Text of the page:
With the M3 motorway bisecting the area, this always presents a challenge. Motorway roadside metal structures reflect the signals making it very difficult to decide on which side the transmitter is located.
144 MHz Long Course 7 Foxes. 12 starters.
|12.||Frank Heritage||M0AEU||152.56 OT||M40||7536214|
144 MHz Short Course 5 Foxes. 7 starters.
|4.||Georgina Howell +Aimey||Ind||132.16||W40||752|
|5.||Roger Howell +Ollie||G0ROG||135.22||M40||752|
- A gorgeous sunny spring day and a lovely wood – a great setting for ARDF.
- The weather might have been good but what a challenge it was! Transmitters #2 and #4 were close to the motorway and a lot of competitors made the wrong ‘call’ as to which side they were actually located. If you judged #2 wrong it was 1.4km to return to the bridge and get to the correct location. Transmitter #4 was even worse and at least three competitors faced the 2.6km trek from the one side to the other. No wonder some of the times posted were unexpectedly long.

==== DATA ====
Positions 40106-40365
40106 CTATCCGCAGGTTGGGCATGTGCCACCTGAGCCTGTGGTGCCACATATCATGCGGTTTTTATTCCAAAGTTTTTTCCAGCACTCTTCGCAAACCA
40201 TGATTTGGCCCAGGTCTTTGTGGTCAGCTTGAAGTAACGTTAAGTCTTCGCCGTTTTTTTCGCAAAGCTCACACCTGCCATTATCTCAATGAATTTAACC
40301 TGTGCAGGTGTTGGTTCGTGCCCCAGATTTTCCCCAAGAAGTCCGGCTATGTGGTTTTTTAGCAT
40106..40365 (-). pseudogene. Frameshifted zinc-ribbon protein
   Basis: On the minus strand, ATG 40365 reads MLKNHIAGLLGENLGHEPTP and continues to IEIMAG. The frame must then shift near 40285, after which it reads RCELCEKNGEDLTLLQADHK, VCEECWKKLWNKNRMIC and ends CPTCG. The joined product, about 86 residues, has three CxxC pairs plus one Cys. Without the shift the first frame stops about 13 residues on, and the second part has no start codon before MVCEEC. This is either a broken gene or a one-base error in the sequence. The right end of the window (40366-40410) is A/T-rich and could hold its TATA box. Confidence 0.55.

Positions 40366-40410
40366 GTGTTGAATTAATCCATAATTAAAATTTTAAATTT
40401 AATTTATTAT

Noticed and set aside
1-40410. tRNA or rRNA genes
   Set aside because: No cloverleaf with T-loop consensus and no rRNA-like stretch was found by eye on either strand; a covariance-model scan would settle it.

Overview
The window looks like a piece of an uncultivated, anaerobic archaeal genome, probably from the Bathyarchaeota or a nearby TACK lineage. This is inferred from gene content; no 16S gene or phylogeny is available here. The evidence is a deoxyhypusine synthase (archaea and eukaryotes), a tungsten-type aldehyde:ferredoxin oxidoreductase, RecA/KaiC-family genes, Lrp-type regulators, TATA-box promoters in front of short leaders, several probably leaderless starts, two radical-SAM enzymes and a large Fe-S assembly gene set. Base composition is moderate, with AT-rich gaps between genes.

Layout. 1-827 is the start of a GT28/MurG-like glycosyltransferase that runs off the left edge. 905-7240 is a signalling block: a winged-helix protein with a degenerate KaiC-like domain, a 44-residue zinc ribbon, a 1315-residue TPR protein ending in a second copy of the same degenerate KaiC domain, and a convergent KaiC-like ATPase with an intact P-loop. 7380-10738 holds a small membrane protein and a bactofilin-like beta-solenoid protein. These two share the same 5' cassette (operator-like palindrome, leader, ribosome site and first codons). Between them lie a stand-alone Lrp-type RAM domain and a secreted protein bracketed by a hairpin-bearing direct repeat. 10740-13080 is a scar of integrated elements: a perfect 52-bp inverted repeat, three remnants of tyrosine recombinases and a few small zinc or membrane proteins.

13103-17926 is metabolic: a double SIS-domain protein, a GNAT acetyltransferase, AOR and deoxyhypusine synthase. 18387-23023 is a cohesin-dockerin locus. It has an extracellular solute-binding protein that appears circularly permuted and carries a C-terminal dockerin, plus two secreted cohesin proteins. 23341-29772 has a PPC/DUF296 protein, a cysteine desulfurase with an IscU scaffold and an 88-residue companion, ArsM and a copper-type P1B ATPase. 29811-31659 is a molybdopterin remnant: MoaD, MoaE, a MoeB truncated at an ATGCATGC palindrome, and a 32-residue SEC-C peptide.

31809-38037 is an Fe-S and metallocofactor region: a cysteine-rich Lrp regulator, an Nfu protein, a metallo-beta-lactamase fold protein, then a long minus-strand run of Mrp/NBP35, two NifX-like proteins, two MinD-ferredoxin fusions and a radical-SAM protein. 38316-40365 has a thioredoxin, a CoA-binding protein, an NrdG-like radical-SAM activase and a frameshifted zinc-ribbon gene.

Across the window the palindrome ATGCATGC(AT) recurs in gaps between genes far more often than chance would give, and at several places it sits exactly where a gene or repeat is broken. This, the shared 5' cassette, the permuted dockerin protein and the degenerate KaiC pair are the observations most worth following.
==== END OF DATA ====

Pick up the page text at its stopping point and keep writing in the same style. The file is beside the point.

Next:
- Optimum sequence for the transmitters was: Long Course 7526341 or 7536241 Short Course 75231 or 75321 or the reverse.
- It appeared that strong multi-path was being generated by reflections from some of the big road signs beside the motorway. It is clear that the problem of deciding which side of a linear uncrossable feature a transmitter might be located, is seriously difficult.
- The thanks of all the competitors go to David Deane for a memorable competition.
- Split times are now available in the ‘Butterwood’ option on the open-circuit site. Click on the competitor’s name for the split times. The text is in German (don’t ask!)
Category: ARDF Results